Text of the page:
Richest Countries in the World
|Rank||Country||Capital||Currency||GDP (Per Capita $)|
|5||Brunei Darussalam||Bandar Seri Begawan||Brunei Dollar||54,114|
|6||United States||Washington D.C.||US Dollar||51,704|
|8||San Marino||City of San Marino||Euro||42,724|
Source : International Monetary Fund (World Economic Outlook Database-October 2013)
* Though Hong Kong would appear at seventh place on this list with a GDP of $50,936 (per capita), it has not been shown as it a special administrative region of China.
Qatar tops the list of the 10 richest countries in the world because of its record-breaking GDP per capita, which is $100,889. The country has a well evolved oil exploration industry and is considered the mainstay of Qatar's economy. It is striking to note that the petroleum industry contributes over 70% towards the government revenue, approximately 85% towards export earnings, and over 60% towards GDP. Qatar is also one of the nations that has invested hugely in British property and firms.
Luxembourg with just half a million population ranks number second in the list and has per capita GDP of $77,958, which is multiple times of the world average. The cornerstone of this powerful economy is its exuberant financial sector (with bank holdings almost 20 times of its GDP size), ever increasing and diversified industries to include – steel, rubber, chemicals, etc. and its judicious fiscal policies. Its proximity with Belgium, France, and Germany is also a crucial factor for the prosperity and economic growth of the nation.
Singapore, officially known as the Republic of Singapore, is the tiny and self-governing city-state of Southeast Asia. Ranked as the third richest nation in the world, it has per capita GDP of $60,799 and is one of the world's leading center for commerce. The foundation of Singapore’s wealth is its service sector for finance (the fourth largest financial center), its liberal economic ground that promotes innovation and growth, and its export industry for chemicals. Moreover, the country has the world's second busiest port that exported $414 billion of commodities in the year 2011.
Norway or the Kingdom of Norway has the world's fourth highest per capita GDP - $54,397 – allowing its five million population to reap the profit of its strong economy. Having large-scale reserves of natural gas, petroleum, minerals, seafood, and fresh water, Norway is the third biggest exporter of natural gas, eighth biggest exporter of crude oil, and ninth biggest exporter of refined oil in the world.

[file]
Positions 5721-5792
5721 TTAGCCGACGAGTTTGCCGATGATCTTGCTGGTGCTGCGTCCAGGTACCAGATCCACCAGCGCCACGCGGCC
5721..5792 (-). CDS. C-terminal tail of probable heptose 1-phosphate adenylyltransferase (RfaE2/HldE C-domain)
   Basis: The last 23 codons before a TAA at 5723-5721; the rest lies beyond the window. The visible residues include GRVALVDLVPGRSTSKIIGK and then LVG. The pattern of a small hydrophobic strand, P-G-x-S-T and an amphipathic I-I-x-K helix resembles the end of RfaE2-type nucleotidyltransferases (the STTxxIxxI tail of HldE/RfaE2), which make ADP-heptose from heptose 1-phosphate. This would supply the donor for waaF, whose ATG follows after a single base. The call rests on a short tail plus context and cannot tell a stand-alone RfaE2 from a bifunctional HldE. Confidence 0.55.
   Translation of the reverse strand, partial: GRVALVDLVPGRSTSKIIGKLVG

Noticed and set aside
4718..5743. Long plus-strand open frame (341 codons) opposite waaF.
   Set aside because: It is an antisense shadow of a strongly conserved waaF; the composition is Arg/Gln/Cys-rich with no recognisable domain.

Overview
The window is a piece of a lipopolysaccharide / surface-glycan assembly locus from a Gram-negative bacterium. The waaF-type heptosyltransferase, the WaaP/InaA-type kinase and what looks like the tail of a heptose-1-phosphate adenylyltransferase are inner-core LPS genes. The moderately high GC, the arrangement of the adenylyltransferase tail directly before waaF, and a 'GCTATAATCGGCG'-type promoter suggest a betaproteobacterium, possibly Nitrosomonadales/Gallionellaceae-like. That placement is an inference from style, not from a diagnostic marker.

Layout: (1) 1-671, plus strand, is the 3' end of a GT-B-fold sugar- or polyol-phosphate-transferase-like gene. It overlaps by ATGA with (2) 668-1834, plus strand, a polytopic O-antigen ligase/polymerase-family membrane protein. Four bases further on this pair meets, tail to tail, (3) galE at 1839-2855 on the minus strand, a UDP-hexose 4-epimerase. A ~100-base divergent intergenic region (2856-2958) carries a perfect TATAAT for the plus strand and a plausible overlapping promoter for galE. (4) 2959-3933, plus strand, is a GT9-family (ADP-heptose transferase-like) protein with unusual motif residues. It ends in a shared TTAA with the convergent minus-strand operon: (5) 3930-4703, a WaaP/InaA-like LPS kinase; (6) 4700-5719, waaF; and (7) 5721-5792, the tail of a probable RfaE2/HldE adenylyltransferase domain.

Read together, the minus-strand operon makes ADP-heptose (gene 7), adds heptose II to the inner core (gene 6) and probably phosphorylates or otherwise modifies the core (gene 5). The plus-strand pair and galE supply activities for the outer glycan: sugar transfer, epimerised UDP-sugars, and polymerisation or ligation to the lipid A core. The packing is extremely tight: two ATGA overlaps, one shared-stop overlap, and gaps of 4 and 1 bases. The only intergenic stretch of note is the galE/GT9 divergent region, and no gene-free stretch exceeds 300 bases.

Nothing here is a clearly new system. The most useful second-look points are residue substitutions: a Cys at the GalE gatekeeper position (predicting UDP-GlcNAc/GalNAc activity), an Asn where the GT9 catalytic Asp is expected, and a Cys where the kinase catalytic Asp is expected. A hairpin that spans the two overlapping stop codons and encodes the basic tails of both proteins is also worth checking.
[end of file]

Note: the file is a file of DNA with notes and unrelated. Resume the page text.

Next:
- Brunei Darussalam
The world's fifth richest country, Brunei, has extraordinary wealth owing to its extensive natural gas and oil reserves. The per capita GDP is $54,114 and the data indicates that both oil and gas reserves contribute more than 60% towards the nation's economy and around 95% of exports in terms of revenue. Moreover, the country seeks to encourage more and more investment, becoming self-sufficient in food sector, and observing high standards of administration in both private and public sectors.
- United States
While most nations mentioned in the list have relatively small population, it is striking to note that the Unites States, the world's biggest economy, can maintain per capita GDP of $51,704. Having a population of more than 300 million people, the country maintain its biggest and technologically robust economy through its substantial indigenous automotive industry, democratic set up that guards entrepreneurial spirit, and technological sector that upholds innovation.
Switzerland is among those nations that has the world's most stable economy with per capita GDP of $44,864. The keys to the nation's economic livelihood, include Swiss banking and financial institutions, highly evolved service sectors, dexterous labor force, and manufacturing industries based on high technology. Moreover, Switzerland has access to extraordinary capital to use for investment motives as word's wealthiest people and companies hold Swiss Bank accounts. Also, the nation's most popular cities – Geneva and Zurich – have repeatedly appeared in the top ten list of highest living standard cities in the world.